More than half (62%) of U.S. insurers say they are willing to take more investment risk in 2024 despite mounting concerns about election year politics, fiscal/monetary policy, persistent inflation and volatility, according to a survey sponsored by Conning, a leading insurance asset management firm. This is Conning’s third annual survey of insurers and was completed by 300 investment decision makers at U.S. insurance companies in November 2023.

“Years of historically low interest rates demanded that insurers consider unfamiliar asset categories to help improve portfolio yields,” said Matt Reilly, Conning Head of Insurance Solutions and co-author of the survey report. “The increase in rates has helped make those more traditional investments appealing again. While many insurers appear poised to take advantage of those yields, they also remain committed to adding to less traditional assets such as real estate, private credit and private equity.”

The decision to outsource assets

The survey respondents were divided almost equally between insurers who manage assets internally versus managing some or all with a third-party asset manager. While there was not a strong relationship between insurer size and outsourcing activity, insurers who choose to outsource report lower levels of concerns about inflation, domestic political environment, monetary policy and other portfolio concerns than those who managed assets internally.

“The growth in private assets and portfolio diversification, the rising prominence of artificial intelligence (AI), and the increasing challenges of staying current with investment markets can be a challenge to any insurance company,” said Scott Hawkins, Head of Conning Insurance Research and co-author of the survey report. “Outside expertise can be an answer for many.”

Respondents cited several drivers they consider when deciding to outsource their assets. Cost-saving was the leading driver, followed by the need for access to investment strategies and the need for outside expertise for risk management and asset allocation strategies.

Inflation remains top investment concern

Conning’s survey found that companies of all sizes and sectors – 80% overall – are optimistic about the 2024 investment environment. However, inflation remains their top concern over the next two to three years (as measured by the weighted average of responses), the third consecutive year it has been the top concern in Conning’s annual survey. The other top concerns in order of importance are the domestic political environment in an election year, the impact of monetary policy, market volatility, the impact of fiscal policy and the impact of artificial intelligence.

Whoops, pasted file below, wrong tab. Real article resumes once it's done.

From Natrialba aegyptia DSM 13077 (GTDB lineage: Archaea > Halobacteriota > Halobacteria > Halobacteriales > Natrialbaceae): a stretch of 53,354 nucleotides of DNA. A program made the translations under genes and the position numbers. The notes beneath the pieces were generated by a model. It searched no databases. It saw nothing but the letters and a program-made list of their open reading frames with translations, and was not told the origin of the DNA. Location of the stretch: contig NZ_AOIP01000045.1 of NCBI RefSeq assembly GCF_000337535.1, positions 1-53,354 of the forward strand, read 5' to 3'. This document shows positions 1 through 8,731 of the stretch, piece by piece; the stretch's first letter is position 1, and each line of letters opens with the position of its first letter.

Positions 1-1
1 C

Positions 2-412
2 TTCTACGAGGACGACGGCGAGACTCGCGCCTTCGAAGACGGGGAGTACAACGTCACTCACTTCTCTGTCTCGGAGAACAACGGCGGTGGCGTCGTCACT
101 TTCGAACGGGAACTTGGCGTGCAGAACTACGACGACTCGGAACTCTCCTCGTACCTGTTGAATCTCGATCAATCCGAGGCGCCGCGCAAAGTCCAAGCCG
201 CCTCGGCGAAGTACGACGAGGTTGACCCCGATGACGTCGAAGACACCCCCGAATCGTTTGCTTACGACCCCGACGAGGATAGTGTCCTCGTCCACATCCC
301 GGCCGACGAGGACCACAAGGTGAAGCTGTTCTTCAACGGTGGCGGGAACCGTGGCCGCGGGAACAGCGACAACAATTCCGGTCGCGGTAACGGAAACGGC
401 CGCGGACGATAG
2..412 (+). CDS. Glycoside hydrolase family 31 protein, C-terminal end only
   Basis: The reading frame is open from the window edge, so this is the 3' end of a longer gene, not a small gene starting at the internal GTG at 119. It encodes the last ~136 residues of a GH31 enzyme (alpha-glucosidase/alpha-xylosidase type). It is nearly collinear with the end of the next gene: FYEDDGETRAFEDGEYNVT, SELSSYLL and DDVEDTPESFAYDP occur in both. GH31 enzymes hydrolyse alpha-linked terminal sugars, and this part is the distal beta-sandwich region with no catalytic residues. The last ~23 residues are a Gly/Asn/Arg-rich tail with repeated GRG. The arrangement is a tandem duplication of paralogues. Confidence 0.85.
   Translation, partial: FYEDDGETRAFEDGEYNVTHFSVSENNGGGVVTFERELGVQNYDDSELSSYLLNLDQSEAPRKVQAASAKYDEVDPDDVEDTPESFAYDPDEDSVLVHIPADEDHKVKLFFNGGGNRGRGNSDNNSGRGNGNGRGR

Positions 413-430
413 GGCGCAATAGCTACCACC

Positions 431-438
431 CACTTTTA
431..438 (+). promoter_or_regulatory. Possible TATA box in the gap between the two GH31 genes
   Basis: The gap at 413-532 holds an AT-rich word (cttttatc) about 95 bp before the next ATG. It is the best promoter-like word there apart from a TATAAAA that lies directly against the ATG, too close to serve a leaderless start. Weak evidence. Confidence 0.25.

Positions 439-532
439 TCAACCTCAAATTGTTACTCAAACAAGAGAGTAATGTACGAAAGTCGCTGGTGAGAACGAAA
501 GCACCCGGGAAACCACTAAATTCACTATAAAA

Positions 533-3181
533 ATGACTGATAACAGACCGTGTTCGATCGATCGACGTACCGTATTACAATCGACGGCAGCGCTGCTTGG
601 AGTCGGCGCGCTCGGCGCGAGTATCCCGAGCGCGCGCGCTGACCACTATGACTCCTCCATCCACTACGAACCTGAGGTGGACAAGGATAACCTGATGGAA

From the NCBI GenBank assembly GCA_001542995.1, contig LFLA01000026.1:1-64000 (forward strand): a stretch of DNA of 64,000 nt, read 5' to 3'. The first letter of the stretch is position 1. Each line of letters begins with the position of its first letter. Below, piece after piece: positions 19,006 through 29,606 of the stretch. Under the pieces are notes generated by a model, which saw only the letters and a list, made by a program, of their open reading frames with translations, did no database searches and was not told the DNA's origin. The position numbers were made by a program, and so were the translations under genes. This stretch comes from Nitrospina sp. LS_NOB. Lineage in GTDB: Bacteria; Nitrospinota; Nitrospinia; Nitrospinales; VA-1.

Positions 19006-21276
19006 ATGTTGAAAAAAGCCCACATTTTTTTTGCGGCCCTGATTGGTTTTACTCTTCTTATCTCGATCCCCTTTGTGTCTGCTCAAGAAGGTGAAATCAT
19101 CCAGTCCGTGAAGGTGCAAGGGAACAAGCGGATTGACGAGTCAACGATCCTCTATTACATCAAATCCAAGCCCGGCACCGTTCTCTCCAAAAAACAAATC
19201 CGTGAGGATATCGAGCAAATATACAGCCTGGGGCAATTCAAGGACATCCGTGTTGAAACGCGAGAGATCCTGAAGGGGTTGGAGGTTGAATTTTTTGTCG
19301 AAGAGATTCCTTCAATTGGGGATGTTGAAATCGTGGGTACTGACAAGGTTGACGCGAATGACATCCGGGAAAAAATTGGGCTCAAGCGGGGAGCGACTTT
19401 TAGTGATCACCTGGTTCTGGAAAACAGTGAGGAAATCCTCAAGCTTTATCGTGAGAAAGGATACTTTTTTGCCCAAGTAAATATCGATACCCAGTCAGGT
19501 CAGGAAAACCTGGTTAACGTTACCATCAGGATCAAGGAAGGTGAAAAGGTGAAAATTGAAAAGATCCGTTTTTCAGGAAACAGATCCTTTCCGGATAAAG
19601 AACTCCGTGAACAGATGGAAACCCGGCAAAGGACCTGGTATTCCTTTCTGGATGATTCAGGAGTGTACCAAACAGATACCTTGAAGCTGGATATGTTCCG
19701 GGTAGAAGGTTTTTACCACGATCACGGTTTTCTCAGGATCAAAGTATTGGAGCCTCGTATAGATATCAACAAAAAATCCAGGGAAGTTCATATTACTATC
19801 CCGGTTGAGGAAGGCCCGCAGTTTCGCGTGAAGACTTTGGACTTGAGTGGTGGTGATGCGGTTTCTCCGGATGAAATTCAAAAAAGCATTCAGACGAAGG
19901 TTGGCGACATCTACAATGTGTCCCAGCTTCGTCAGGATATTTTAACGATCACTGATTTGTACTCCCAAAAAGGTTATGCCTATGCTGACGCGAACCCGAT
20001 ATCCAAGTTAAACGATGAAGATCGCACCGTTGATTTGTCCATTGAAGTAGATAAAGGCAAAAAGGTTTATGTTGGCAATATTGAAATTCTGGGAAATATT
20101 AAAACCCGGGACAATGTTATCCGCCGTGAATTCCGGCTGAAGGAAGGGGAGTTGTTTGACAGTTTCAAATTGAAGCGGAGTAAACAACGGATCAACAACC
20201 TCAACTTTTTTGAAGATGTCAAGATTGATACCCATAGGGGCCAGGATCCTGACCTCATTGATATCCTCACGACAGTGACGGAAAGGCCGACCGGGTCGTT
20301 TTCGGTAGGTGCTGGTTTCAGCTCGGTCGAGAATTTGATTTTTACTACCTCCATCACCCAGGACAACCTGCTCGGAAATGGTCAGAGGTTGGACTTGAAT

Adding risk – but also seeing higher yields in traditional assets

Following a year of significant inflation, falling bond portfolio values, rising interest rates and the growth of AI technology solutions, U.S. insurers still indicated they would further embrace risk.

Insurers said they will allocate more to private assets such as private equity (61% said they will add exposure), private credit and private placements (56% will add exposure), and real assets including real estate (52%) and infrastructure (48%). Overall, 51% said their portfolios would consist of at least 20% in private assets in two years.

The survey also identified insurers’ challenges to investing in private assets. Chief among them (as measured by the weighted average of responses) were regulatory/rating agencies, followed by liquidity, and access to the analytics supporting their private asset allocations.

AI as a risk/benefit to the investment process

The impact of artificial intelligence ranked sixth among risk factors for insurers. Among their top concerns about the use of AI (via a weighted average of responses) are ethical considerations, lack of human oversight, unexpected market changes, cybersecurity and data privacy, and data quality and bias.

However, an overwhelming 89% of insurance investment professionals think the benefits of implementing AI in the investment process outweigh the risks. Three out of four respondents said they are already using or piloting AI and ML (machine learning) across investment-related activities such as investment research, portfolio management, investment accounting and trading.

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